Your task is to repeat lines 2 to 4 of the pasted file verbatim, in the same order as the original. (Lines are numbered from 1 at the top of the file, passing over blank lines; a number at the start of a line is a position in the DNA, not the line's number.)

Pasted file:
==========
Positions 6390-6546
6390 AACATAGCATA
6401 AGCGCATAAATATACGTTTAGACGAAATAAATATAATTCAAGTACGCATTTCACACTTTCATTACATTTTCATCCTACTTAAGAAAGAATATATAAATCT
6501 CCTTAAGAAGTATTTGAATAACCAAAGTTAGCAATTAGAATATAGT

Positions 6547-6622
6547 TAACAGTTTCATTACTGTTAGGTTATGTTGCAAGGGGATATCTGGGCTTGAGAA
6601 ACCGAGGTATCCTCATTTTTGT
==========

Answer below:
6390 AACATAGCATA
6401 AGCGCATAAATATACGTTTAGACGAAATAAATATAATTCAAGTACGCATTTCACACTTTCATTACATTTTCATCCTACTTAAGAAAGAATATATAAATCT
6501 CCTTAAGAAGTATTTGAATAACCAAAGTTAGCAATTAGAATATAGT